Perhaps the best advantage of organic social media is the fact that it’s free. For small businesses just starting out, this may be the only option. Like it or not, the choice to employ paid strategies on social media ultimately comes down to budget. Without adequate funds, brands are left to try to maximize organic content.
2. Utilizing Emerging Networks
Many emerging networks (think Beme and Peach) may not offer paid options but can still provide value as part of a comprehensive social-media strategy. Most social audiences spend time on more mainstream social platforms. Nevertheless, early adoption is a great way to reach a younger demographic, build a presence on trending channels, and offset not having the budget to support a robust paid strategy.
3. Facilitating Brand Development and Longevity
For brands that already have active and involved audiences, organic social media may be all that is needed to maintain an engaged community. After all, the goal is to facilitate brand awareness and develop your brand’s personality. Content that’s engaging to users builds loyalty and trust — pillars upon which a successful social-media presence is built. With brand awareness, loyalty, and trust as important differentiators, companies that enter into meaningful conversations and post content that resonates with users seldom need to do more, bringing in new community members without paying.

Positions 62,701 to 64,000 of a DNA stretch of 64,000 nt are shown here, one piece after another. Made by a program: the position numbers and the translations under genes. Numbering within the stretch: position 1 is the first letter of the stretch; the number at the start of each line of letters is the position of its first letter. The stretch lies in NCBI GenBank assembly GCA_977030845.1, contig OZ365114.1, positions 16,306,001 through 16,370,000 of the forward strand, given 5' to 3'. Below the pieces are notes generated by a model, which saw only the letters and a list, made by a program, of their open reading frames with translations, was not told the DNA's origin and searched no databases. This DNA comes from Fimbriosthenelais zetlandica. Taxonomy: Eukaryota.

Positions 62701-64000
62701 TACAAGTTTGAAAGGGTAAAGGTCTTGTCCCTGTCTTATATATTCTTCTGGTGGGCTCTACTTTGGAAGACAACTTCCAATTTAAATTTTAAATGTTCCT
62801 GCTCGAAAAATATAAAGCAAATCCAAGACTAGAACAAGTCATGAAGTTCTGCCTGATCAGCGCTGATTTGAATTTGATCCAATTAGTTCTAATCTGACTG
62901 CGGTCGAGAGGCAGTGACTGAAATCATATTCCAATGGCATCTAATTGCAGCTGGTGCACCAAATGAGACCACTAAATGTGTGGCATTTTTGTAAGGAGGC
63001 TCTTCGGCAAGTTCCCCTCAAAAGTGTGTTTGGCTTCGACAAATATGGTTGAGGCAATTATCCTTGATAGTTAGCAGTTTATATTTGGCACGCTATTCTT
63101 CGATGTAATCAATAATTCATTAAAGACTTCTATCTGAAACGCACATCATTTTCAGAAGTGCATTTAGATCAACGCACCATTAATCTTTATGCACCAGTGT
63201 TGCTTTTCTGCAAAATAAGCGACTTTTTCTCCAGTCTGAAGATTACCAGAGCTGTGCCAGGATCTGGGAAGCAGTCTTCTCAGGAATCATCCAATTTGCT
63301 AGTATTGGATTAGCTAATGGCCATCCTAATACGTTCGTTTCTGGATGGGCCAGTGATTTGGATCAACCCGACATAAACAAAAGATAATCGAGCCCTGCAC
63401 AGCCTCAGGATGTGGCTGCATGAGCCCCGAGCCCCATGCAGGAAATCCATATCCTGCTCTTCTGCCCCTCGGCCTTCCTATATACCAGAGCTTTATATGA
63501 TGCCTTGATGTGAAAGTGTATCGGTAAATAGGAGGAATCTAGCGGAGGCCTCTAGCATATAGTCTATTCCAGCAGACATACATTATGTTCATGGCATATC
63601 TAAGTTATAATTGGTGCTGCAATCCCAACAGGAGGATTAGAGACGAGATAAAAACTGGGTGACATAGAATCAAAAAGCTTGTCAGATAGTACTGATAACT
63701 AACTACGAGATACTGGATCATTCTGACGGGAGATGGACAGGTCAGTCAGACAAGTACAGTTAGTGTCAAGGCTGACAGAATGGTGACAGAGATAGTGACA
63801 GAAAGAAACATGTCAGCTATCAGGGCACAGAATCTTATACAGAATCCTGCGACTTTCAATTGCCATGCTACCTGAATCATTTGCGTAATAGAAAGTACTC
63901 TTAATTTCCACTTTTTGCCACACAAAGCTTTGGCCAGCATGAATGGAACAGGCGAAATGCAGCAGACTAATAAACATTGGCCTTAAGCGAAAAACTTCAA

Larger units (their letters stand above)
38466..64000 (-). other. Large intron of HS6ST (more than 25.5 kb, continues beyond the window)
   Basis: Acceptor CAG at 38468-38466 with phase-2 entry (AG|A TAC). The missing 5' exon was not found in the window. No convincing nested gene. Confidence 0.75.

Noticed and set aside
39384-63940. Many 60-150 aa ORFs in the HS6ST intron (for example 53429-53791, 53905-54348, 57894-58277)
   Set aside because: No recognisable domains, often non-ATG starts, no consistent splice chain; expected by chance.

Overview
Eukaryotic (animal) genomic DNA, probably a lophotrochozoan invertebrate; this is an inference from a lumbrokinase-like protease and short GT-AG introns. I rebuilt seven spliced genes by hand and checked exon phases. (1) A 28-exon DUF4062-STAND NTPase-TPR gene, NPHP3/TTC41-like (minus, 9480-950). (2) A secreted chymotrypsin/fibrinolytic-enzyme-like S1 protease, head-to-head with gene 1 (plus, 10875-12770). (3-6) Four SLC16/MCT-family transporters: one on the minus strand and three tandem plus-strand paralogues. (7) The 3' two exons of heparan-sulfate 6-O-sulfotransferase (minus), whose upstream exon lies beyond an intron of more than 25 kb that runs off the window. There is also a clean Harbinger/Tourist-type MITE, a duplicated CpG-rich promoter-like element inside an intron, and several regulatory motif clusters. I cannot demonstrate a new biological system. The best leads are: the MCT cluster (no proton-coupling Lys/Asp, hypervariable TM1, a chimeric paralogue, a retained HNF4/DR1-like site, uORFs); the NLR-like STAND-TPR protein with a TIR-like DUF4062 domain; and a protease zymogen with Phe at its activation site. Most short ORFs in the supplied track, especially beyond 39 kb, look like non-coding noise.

Benefits of a Paid Strategy — Extending Your Message
1. Increasing Reach and Enhancing Targeting
Having a budget that allows you to supplement social content means your message reaches a larger audience. And clearly, more impressions and more exposure combat declining reach. Rather than posting organic content with little control over who sees it, paid strategies allow you to place your message directly in front of those people with whom you want to interact. Content on the Photoshop Facebook page, for example, is delivered to users who have already liked Photoshop on Facebook. With a paid campaign in place, that same content can be delivered to photographers, artists, and creative types, targeting a much wider and more precise audience across Facebook.